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DUBAI, United Arab Emirates – Protesters angered by Iran's cratering economy confronted police in front of parliament on Monday, with security forces firing tear gas at them, according to online videos, the first such confrontation after similar demonstrations rocked the country at the start of the year.
The unplanned demonstration came a day after protests forced two major shopping centers for mobile phones and electronics to close in Tehran and after demonstrators earlier closed its Grand Bazaar.
It signaled widespread unease in the wake of President Donald Trump's decision to withdraw America from Tehran's nuclear deal with world powers and restore sanctions on the country.
It wasn't immediately clear who led the protests. Iran's semi-official news agencies, Fars, ISNA and Tasnim, described the protests at the Grand Bazaar as erupting after the Iranian rial dropped to 90,000 to the dollar on the country's black market, despite government attempts to control the currency rate.
Videos posted to social media showed protesters at the bazaar heckling shopkeepers who refused to close, shouting in Farsi: "Coward!"
A short time later, about 2 kilometers (1.25 miles) from the Grand Bazaar, videos shared by Iranians on social media appeared to show a crowd confronting police at parliament. The videos show tear gas in the air and protesters screaming, "They attacked us with tear gas!" Another man is heard shouting: "Come back!"
Other videos appeared to show police charging into the crowd.
State media in Iran did not immediately report the Grand Bazaar demonstration. Only Fars reported on the parliament protest, which it described only as shopkeepers asking lawmakers to "stop rising prices."
The head of Iran's Chamber of Guilds, Ali Fazeli, later was quoted by Tasnim as saying the situation at the bazaar is calm.
"Their demands are delivered through the chamber to the government, and these are being pursued by us," he said.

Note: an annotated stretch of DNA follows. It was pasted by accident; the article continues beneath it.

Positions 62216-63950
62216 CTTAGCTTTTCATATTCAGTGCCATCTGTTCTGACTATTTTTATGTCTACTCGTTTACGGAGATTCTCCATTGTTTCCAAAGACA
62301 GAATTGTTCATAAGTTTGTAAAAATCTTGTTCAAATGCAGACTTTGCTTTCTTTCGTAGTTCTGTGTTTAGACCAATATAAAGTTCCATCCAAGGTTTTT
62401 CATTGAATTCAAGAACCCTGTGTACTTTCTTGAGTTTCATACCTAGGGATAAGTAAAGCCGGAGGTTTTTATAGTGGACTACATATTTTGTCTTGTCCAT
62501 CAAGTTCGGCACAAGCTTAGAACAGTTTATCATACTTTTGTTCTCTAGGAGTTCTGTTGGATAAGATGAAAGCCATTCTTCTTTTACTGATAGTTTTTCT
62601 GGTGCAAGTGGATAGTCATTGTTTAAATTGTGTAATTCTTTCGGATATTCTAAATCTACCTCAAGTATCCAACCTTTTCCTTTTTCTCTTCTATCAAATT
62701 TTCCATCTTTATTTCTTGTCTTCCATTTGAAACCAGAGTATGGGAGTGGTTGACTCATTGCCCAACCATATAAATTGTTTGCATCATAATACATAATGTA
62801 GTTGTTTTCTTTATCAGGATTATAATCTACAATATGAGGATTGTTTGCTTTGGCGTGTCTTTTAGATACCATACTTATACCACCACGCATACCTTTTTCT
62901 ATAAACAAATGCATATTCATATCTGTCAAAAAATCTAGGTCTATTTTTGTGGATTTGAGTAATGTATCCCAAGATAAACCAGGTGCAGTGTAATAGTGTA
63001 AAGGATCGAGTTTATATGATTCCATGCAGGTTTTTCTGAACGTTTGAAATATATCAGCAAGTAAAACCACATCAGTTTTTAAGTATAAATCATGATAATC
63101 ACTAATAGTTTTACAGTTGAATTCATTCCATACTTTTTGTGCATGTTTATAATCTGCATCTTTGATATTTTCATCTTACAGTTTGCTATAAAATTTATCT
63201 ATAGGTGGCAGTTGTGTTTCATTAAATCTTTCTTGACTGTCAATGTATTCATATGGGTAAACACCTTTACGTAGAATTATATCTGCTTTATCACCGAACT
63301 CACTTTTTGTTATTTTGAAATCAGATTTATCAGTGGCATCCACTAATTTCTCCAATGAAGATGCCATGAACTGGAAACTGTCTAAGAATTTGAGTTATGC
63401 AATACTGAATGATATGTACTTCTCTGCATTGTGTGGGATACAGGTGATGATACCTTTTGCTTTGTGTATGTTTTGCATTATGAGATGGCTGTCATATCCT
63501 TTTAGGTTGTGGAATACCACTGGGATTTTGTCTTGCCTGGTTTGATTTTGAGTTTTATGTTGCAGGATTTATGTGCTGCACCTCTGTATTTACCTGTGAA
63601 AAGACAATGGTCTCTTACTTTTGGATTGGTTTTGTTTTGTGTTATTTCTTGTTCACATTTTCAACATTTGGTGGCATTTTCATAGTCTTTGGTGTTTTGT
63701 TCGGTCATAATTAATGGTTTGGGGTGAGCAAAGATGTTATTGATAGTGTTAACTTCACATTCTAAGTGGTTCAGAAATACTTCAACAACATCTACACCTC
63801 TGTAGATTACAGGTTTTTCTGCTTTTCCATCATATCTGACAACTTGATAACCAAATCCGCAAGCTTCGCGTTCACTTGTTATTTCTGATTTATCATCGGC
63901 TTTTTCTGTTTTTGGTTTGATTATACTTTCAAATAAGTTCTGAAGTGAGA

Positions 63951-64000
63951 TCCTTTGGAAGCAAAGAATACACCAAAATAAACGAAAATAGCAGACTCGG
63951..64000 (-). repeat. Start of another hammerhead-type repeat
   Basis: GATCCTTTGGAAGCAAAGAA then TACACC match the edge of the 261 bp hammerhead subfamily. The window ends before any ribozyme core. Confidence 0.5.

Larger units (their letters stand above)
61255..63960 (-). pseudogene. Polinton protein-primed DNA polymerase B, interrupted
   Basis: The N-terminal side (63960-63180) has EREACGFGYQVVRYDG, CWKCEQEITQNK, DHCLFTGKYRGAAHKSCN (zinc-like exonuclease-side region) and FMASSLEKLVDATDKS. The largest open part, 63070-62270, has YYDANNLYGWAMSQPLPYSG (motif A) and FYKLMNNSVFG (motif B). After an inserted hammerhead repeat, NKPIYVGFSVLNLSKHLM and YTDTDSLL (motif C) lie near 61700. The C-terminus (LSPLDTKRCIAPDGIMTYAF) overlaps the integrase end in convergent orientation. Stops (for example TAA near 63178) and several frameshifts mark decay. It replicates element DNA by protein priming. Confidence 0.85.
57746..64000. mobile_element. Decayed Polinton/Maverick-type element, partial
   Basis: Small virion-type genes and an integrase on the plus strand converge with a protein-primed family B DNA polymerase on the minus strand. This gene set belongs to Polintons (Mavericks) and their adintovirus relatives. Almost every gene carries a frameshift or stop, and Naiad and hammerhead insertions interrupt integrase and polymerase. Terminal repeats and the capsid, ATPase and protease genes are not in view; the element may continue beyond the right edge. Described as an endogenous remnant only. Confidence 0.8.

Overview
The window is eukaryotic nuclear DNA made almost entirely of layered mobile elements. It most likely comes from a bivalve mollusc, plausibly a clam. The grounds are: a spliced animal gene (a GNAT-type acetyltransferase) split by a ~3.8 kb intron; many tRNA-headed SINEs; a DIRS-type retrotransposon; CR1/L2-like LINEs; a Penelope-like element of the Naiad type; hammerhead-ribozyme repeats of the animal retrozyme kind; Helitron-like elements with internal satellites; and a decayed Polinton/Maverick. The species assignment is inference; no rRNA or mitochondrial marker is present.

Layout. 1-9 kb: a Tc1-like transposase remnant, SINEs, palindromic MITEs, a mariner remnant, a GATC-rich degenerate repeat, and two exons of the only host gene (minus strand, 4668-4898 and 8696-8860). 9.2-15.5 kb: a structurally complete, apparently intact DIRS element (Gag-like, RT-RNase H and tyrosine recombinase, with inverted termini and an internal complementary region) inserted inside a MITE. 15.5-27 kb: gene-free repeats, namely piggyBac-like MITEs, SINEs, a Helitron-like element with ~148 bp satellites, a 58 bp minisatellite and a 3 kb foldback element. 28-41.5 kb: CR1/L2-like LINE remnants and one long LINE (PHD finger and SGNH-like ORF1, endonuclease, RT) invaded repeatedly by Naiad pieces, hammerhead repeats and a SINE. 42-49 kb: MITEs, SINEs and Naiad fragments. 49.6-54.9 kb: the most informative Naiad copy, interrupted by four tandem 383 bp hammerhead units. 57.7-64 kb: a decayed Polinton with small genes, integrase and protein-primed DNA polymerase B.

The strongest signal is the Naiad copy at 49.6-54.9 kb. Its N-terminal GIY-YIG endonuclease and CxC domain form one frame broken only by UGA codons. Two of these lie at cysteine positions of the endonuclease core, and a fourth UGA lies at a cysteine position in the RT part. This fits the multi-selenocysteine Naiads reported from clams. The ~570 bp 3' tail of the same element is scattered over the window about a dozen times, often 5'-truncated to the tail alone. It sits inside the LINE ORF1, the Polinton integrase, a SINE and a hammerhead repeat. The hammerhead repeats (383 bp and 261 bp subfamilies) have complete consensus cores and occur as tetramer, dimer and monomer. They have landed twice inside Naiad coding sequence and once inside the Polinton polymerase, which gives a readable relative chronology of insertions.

Tehran's sprawling Grand Bazaar has long been a center of conservatism in Iranian politics and remains an economic force within the country — despite the construction of massive malls around the city. Bazaar families opposed the Iranian Shah Mohammad Reza Pahlavi and supported the 1979 Islamic Revolution that replaced him with a Shiite theocracy and elected officials.
At the end of last year, similar economic protests roiled Iran and spread to some 75 cities and towns, becoming the largest demonstrations in the country since its 2009 disputed presidential election. The protests in late December and early January saw at least 25 people killed and nearly 5,000 arrested.
However, those protests largely struck Iran's provinces as opposed to Tehran itself. Analysts believe hard-liners likely encouraged the first protest that took place in Mashhad to try to weaken President Hassan Rouhani, a relative moderate. The protests then spiraled out of control, with people openly criticizing both Rouhani and Supreme Leader Ayatollah Ali Khamenei.
Rouhani's government has struggled with the economic problems, including high unemployment. A government-set exchange rate of 42,000 rials to $1 has generated a vibrant black market. On Monday, state television quoted Iranian Central Bank chief Valiollah Seif as saying the government plans to create a parallel market next week to combat the black market.
Meanwhile, some hard-liners have called for new elections or for Rouhani's civilian government to be replaced by a military-led one. The Fars news agency, believed to be close to Iran's hard-line paramilitary Revolutionary Guard, made a point Monday to publish an article from the Sobh-e No daily newspaper describing the government as being ready to "bow down to foreign threats and sit at the negotiation table."
Eshaq Jahangiri, Iran's first vice president, was quoted Monday as saying "we're on the verge of an economic war by an economic terrorist," referring to the United States.
"Conditions will get worse in future," Jahangiri said, according to the pro-reform Etemad daily newspaper. "Even our friends and neighbors like Russia, China and Europeans can't help us today."